WHO launches public consultation on draft sugars guideline

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That's three times the recommended amount of sugar just there.
That’s three times the recommended amount of sugar just there.

The World Health Organisation (WHO) has launched a period of public consultation on its draft guidelines on sugar intake.

When finalised, the guideline will provide countries with recommendations on limiting the consumption of sugars to reduce public health problems like obesity and dental caries.

WHO’s current recommendation, from 2002, is that sugars should make up less than 10 per cent of total energy intake per day. The new draft guideline also proposes that sugars should be less than 10 per cent of total energy intake per day. It further suggests that a reduction to below 5 per cent of total energy intake per day would have additional benefits. Five per cent of total energy intake is equivalent to around 25 grams (around 6 teaspoons) of sugar per day for an adult of normal Body Mass Index (BMI).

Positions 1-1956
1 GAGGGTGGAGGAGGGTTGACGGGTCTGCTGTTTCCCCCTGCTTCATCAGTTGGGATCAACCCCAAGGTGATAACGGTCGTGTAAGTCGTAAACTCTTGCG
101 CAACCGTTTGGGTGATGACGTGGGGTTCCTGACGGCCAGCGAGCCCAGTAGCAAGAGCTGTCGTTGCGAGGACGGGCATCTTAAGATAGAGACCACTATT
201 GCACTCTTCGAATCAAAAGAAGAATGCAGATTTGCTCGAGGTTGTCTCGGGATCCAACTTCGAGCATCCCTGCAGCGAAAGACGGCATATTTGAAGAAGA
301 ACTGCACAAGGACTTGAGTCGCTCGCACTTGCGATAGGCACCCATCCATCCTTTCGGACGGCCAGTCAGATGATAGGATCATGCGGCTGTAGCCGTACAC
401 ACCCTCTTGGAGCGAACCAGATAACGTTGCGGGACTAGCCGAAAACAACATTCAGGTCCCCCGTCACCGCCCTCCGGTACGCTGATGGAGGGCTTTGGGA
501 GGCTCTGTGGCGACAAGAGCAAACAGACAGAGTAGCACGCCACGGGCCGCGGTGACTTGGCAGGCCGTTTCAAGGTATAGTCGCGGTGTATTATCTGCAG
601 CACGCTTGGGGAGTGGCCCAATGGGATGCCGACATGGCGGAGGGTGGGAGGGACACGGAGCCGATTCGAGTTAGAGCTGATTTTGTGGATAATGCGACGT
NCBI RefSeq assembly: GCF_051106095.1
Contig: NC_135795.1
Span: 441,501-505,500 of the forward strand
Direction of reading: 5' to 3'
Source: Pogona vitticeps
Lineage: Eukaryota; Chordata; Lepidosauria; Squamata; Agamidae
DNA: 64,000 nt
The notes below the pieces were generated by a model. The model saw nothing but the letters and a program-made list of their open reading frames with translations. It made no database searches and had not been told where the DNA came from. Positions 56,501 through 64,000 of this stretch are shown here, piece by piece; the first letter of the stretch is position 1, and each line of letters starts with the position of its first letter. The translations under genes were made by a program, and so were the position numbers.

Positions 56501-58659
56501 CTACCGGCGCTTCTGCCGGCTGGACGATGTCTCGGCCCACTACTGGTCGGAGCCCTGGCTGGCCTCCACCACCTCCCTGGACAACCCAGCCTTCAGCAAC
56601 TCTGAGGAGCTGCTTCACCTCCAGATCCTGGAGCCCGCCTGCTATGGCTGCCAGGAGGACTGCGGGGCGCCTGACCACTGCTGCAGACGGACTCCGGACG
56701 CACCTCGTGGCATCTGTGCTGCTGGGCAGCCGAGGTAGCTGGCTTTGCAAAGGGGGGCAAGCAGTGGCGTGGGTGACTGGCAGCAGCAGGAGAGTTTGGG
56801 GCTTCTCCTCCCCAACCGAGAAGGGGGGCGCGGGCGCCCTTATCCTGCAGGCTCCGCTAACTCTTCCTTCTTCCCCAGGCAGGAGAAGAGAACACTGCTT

This follows on from a study by Newcastle University (commissioned by WHO), that found that halving this threshold for sugars to less than 5 per cent of calories would bring further benefits, minimising the risk of dental cavities throughout life.

In announcing the review of the guidelines, the organisation pointed out that much of the sugars consumed today are “hidden” in processed foods that are not usually seen as sweets. For example, 1 tablespoon of ketchup contains around 4 grams (around 1 teaspoon) of sugars. A single can of sugar-sweetened soda contains up to 40 grams (around 10 teaspoons) of sugar.

The draft guideline was formulated based on analyses of all published scientific studies on the consumption of sugars and how that relates to excess weight gain and tooth decay in adults and children.

You can read the draft guidelines here.

Comments on the draft guideline will be accepted via the WHO web site from 5 through 31 March 2014. Anyone who wishes to comment must submit a declaration of interests. An expert peer-review process will happen over the same period. Once the peer-review and public consultation are completed, all comments will be reviewed, the draft guidelines will be revised if necessary and cleared by WHO’s Guidelines Review Committee before being finalized.

 

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